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Senate Republicans to introduce campaign finance measure to require donor disclosure

June 16, 2000
Web posted at: 10:04 AM EDT (1404 GMT)

WASHINGTON (CNN) -- Senate Republicans plan to introduce broad campaign finance legislation they say would require business and labor groups engaged in political "issue advocacy" to name their contributors.

Senate Republicans to introduce campaign finance measure to require donor disclosure

"We are introducing the 'Tax Exempt Political Disclosure Act' to bring sunshine to our campaign finance laws and to provide full disclosure of groups which have heretofore not been held accountable but have been subsidized by the American people," said Sen. Gordon Smith (R-Oregon), the bill's chief sponsor.

The legislation expands upon the campaign finance measure introduced by Sens. John McCain (R-Arizona) and Joe Lieberman (D-Connecticut) and passed by the Senate last week that would require secretive political organizations -- known as "527s" -- to disclose their donors.

The 527s, which get their name from a section of the tax code, can raise and spend unlimited amounts of money without naming their donors. The groups typically advocate specific issues generally aimed at political candidates.

McCain, the former GOP presidential hopeful, has championed the issue of campaign finance overhaul. During the presidential primary season, certain 527s filled the airwaves with attack ads, some of which targeted McCain. The organizations gained notoriety most recently when the Democratic Congressional Campaign Committee filed a racketeering lawsuit against House Majority Whip Tom DeLay (R-Texas), for his association with several 527s.

Sen. Gordon Smith is the chief sponsor of the bill
Sen. Gordon Smith is the chief sponsor of the bill  

At a press conference Thursday, Smith explained that while he voted for last week's Senate amendment on 527s, he "winced" because the measure was only "half a loaf."

"What we're getting with this bill is the rest of that loaf," he said of his own proposal. Joining him were Sens. Mitch McConnell (R-Kentucky), Rick Santorum (R-Pennsylvania), Bob Bennett (R-Utah) and Conrad Burns (R-Montana).

"The Senate last week decided it wanted to go down this road, so my view is if the majority of the Senate wants to go down this path, let's make sure it's effective," McConnell said. He added that in spite of the group's efforts to craft a measure that ultimately would pass constitutional muster and not infringe upon the First Amendment right to free speech, he anticipated litigation on the issue.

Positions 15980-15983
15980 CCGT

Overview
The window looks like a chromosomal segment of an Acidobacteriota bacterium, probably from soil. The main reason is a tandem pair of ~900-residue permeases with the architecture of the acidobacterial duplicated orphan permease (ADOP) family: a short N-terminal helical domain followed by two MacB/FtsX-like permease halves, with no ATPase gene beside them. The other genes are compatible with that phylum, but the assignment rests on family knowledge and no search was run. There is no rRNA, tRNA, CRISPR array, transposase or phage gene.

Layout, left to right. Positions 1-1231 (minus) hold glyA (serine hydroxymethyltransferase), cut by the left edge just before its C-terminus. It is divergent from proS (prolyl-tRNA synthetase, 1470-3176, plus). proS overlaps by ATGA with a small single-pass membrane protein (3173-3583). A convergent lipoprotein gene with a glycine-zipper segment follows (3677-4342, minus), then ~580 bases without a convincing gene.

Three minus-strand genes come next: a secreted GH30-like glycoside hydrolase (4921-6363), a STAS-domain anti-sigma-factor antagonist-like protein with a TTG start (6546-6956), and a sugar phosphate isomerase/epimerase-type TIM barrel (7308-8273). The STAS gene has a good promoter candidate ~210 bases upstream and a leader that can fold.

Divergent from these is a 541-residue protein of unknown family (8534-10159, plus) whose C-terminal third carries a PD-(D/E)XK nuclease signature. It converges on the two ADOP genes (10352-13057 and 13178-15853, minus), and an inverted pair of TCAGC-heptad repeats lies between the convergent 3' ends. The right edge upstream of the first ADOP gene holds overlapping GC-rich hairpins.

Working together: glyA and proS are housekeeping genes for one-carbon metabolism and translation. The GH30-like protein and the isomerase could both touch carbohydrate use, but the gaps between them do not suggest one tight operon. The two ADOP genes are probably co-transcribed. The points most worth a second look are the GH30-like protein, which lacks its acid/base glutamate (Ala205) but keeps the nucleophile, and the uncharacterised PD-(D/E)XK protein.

The bill includes and expands upon the McCain-Lieberman provision, and would require 527 organizations that are not already subject to the Federal Elections Campaign Act (FECA) to: File publicly available tax returns with the Internal Revenue Service; release reports specifying political expenditures over $500; and identify donors who contribute more than $200 annually for political activities.

The measure would apply to tax exempt labor and business organizations that tend to spend substantial amounts of money on political ads, including the AFL-CIO, the U.S. Chamber of Commerce, the Trial Lawyers Association and the Service Employees International Union.

The legislation does not include a disclosure requirement for other tax exempt groups such as 501(c)4 organizations, which would affect special interest organizations that support both political parties -- groups such as the National Rifle Association and the National Right To Life Committee.

Sen. Conrad Burns joined Smith at the podium
Sen. Conrad Burns joined Smith at the podium  

"The amendment the Senate voted on last week, Burns said, "was narrow. It was not broad enough or deep enough. This broadens it and also puts an air of fairness out there where everybody can operate under lightbulbs and sunshine."

"With this bill, we shift the focus to where it belongs, not on controlling speech ... but on the question of to whom you may be beholden in order to get the money to do that," said Bennett. "That's where the focus should be."

"I get terribly upset by some of the issue advocacy ads I see, not because they're saying something stupid -- we all have the first amendment right to do that -- but because I don't know who is saying it," he added.

Senate Majority Leader Trent Lott (R-Mississippi) is said to support the measure, although McConnell said he was unsure when the majority leader would schedule floor action for the bill. The House, McConnell said, is expected to take up a similar provision prior to the July 4 recess.

McCain and most Democrats support more comprehensive campaign legislation that would, among other things, ban unregulated contributions -- known as "soft money" donations -- to political parties, but perceive disclosure requirements as an important first step toward reform.

Smith said Thursday that he is looking for support from Democrats and that he has not yet spoken to McCain personally about the measure.

"I fully expect Sen. McCain will support this," Smith said. "This is McCain-Lieberman added upon; this simply includes everyone you can add under the Constitution."

A spokeswoman for McCain said Wednesday: "If they're serious, we welcome it, but we have yet to see the final language and as a result can't make any real judgments."


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Friday, June 16, 2000


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